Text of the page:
Content of Morning Advertiser..Sam Smith's: bank forced us to cut staff 05/03/2009 12:36By Tony Halstead
Family brewer Sam Smith?s says it was forced to introduce a swingeing round of cuts to pub staff hours to reduce costs following financial pressure from its bank, an employment tribunal heard yesterday.
Brewery director Humphrey Smith said the company had been struggling to meet its bank covenants and was having difficulty renewing its overdraft when the reduction in staff hours was made last year.
The brewery, based in Tadcaster, North Yorkshire, is being sued for unfair dismissal by 18 former managers at nine different pubs who were sacked for refusing to implement the cuts.
The managers were told to reduce hours in a major cost-cutting exercise mounted by the brewery early in 2008 across its national managed pub estate.
Smith told the Sheffield tribunal: ?We were under great pressure from the bank.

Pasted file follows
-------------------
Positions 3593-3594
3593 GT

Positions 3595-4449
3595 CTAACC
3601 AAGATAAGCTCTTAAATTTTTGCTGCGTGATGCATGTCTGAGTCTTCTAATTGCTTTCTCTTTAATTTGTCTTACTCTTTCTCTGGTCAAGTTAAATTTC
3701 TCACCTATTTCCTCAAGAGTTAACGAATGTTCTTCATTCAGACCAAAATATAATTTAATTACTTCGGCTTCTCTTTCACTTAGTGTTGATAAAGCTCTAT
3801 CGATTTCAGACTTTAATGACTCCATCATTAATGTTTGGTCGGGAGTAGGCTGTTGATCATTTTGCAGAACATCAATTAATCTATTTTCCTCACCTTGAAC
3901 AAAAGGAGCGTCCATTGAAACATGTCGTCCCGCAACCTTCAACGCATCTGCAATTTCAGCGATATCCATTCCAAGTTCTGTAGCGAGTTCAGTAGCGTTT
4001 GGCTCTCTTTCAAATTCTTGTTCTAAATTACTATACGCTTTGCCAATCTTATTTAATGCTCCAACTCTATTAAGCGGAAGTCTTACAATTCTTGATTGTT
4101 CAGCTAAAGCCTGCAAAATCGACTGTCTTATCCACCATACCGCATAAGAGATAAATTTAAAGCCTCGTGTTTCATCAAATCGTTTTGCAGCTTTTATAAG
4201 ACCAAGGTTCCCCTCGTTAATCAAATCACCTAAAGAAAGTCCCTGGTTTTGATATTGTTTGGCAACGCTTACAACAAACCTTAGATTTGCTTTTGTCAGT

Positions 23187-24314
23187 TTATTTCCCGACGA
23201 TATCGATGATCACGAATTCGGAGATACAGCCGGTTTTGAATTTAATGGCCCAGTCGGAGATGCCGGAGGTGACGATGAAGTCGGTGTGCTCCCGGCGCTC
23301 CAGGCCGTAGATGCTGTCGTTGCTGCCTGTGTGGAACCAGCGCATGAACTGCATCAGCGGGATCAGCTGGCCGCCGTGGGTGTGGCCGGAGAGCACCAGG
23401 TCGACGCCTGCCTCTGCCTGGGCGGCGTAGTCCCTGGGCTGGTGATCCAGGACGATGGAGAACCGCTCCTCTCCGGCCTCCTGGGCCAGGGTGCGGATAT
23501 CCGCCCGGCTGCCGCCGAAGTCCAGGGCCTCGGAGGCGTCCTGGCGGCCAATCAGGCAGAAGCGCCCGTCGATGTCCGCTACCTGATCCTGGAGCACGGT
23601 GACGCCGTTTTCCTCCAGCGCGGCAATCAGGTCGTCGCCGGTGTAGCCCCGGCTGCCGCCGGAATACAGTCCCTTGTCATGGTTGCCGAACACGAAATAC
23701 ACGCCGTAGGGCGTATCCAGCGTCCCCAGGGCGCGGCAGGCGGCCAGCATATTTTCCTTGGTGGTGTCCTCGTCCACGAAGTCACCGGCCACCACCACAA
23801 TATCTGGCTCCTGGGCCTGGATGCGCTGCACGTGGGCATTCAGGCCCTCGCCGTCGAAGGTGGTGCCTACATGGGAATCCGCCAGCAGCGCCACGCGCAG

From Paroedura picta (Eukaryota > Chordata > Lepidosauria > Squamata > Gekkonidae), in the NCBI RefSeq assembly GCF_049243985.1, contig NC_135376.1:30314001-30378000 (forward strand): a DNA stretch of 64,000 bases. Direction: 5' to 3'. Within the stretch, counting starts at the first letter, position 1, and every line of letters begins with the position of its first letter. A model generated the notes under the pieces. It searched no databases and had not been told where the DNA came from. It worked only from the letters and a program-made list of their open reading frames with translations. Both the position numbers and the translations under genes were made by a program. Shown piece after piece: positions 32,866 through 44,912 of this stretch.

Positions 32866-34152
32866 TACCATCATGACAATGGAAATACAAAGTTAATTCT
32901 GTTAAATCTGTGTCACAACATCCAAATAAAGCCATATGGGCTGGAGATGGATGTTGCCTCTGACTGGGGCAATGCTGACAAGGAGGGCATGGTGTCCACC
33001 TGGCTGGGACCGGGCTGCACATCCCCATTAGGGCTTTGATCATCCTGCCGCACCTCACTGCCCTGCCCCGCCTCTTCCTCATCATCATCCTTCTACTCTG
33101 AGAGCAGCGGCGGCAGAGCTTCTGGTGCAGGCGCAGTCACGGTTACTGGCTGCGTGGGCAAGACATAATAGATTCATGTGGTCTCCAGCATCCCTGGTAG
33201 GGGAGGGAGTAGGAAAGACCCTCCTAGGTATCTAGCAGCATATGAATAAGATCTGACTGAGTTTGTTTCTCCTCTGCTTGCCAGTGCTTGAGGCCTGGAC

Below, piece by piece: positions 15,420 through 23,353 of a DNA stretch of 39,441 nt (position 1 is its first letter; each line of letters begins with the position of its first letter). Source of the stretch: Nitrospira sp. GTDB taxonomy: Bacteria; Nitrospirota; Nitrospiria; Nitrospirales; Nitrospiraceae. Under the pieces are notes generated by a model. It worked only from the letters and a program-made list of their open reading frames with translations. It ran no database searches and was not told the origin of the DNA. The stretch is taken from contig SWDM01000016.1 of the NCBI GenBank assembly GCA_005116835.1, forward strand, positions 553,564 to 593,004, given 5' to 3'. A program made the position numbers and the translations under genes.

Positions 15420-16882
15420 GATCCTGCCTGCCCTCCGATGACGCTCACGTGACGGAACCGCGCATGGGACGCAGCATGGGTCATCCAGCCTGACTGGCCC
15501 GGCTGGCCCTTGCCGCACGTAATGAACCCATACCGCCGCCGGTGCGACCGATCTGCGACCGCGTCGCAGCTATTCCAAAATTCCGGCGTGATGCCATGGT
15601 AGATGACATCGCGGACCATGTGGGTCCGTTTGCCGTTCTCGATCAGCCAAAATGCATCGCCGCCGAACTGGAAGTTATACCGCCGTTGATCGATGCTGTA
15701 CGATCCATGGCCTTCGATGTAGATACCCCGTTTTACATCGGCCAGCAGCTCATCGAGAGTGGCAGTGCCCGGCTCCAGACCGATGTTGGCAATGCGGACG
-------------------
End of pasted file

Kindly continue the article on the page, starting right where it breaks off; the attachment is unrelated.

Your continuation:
?We were having great difficulty renewing our overdraft and this commercial pressure was something we could not avoid,? he said.
He told the hearing all managers had been told to cut staff hours down to 45 per week which he considered reasonable enough.
?We thought 45 hours was perfectly reasonable but they (the managers) refused to compromise,? he added.
He told the tribunal that he had studied the cost structure of other pub chains and considered his own pubs could run efficiently on the same staff working hours system.
Former managers at the company?s Holly Bush pub at Edenthorpe, Doncaster, Frank and Pam Marshall, are leading the action against the company in a test case hearing.
Smith said that at the start of 2008 profits were down 33% at the pub and staff wages accounted for 14% of the business net ?take?.
?This was unsustainable and put the future of the Holly Bush in jeapourdy,? he said.
He said the brewery had held its beer prices since 1990, mainly by increasing its productivity as the price of beer was crucial to the success of its pubs.
He considered cheap prices gave his pubs a good opportunity to maintain their trade.
?We want this business to be around in 200 years time so we want to hold up our barrelage and maintain employment within the brewery,? he explained.
Smith said he wanted his managers to increase their own productivity in difficult trading times but said many shunned new practices and adopted an ?I?m All Right Jack? attitude.
The hearing continues.Source: Morning Advertiser